Patagonia’s founder donates the whole firm to the struggle in opposition to local weather change

Patagonia founder Yvon Chouinard, his wife and two adult children are giving away their ownership of the apparel manufacturer he founded some 50 years ago, dedicating all of the company’s profits to projects and organizations that protect wild lands, biodiversity and fight the climate crisis.

According to the New York Times, the company is valued at about $3 billion.

In a letter about the decision, published on Patagonia’s website Wednesday, Choiunard wrote about “rethinking capitalism,” saying:

“While we are doing our best to address the environmental crisis, it is not enough. We had to find a way to put more money into fighting the crisis while keeping the company’s values ​​intact. One option was to sell Patagonia and donate all the money.” But we couldn’t be sure that a new owner would maintain our values ​​or employ our team of employees around the world.

Another way was to take the company public. What a disaster that would have been. Even well-intentioned public companies are under too much pressure to seek short-term profits at the expense of long-term vitality and responsibility.

To be honest there weren’t any good options. So we created our own.”

The privately held company’s stock will now be owned by a climate-focused trust and a group of nonprofits called the Patagonia Purpose Trust and Holdfast Collective, respectively, the company said in a statement, noting, “Every dollar not reinvested back into Patagonia.” are paid out as dividends to protect the planet.”

Degrowth: Is it time to live better with less?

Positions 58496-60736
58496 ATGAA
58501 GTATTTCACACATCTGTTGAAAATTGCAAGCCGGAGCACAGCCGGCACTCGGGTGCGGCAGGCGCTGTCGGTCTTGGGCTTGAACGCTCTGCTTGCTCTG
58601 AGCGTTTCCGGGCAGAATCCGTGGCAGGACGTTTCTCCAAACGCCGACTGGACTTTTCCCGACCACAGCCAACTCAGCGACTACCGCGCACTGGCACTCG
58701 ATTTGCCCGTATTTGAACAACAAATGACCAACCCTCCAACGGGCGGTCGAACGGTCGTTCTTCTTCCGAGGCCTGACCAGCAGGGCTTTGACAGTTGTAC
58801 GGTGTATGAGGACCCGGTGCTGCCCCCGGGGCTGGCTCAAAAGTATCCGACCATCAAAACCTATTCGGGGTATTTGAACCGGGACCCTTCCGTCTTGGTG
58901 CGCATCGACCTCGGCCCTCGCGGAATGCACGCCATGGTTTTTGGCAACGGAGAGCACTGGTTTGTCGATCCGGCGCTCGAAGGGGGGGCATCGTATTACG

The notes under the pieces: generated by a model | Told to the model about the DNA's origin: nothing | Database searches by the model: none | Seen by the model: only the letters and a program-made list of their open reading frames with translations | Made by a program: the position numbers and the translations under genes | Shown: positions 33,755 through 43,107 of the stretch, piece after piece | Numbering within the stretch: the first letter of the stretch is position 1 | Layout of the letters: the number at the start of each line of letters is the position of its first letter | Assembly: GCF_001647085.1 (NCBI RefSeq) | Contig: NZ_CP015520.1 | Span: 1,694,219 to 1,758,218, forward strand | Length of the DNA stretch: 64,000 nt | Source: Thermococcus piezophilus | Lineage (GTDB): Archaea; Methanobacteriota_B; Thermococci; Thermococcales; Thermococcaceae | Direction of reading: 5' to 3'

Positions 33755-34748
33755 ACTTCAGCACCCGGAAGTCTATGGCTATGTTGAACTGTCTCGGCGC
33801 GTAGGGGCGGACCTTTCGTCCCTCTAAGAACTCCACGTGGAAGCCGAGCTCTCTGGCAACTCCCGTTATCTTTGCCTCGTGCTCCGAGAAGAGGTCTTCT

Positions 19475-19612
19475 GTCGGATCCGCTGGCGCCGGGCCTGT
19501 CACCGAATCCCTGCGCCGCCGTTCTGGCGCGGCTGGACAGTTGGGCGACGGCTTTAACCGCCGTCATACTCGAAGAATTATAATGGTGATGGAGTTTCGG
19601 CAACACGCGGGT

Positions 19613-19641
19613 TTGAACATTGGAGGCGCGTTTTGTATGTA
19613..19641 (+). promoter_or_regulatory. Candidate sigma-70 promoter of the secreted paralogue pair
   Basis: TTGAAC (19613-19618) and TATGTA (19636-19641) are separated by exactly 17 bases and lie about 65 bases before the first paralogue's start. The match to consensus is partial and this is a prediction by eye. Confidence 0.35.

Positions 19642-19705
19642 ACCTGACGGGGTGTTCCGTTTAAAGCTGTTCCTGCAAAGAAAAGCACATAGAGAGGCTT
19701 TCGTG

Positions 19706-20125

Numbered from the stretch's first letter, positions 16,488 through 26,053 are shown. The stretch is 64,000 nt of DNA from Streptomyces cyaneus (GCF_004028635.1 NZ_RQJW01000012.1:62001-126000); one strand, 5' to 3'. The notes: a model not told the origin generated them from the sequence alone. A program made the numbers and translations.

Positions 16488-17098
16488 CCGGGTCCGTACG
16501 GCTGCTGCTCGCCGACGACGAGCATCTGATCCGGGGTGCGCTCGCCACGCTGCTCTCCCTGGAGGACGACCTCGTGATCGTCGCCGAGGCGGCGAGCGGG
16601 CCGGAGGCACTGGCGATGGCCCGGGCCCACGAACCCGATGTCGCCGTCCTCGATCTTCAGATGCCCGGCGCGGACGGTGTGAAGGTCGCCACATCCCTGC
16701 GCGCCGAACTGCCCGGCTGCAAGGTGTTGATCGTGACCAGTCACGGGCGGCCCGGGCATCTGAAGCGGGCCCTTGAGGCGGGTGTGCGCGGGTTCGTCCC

The trust will receive all voting stock, representing 2% of the total, and will use it to create a “more permanent legal structure to enshrine Patagonia’s purpose and values.” It is overseen by family members and close advisors.

The Holdfast Collective owns all non-voting shares of Patagonia, which is 98%.

Patagonia expects to generate and donate approximately $100 million annually, dependent on the health of the company. The company now sells new and used outdoor clothing, equipment for outdoor activities such as camping, fishing and climbing, and sustainably sourced food and beverages.

As a certified B-Corp and California Benefit Corporation, Patagonia has donated one percent of its sales to grassroots activists each year and intends to continue to do so. Fewer than 6,000 companies worldwide are certified as B Corp companies. You must meet strict environmental, social and governance standards and benchmarks set by B Labs to earn certification.

Ryan Gellert will continue as Patagonia’s CEO, and the Chouinard family will remain on Patagonia’s board of directors, following the apparel manufacturer’s expanded philanthropic strategy. After notifying employees of the move on Wednesday, the company updated its website to state that “Earth is now our sole shareholder.”

Why climate change could lead to a financial crisis (and what we can do about it

Comments are closed, but trackbacks and pingbacks are open.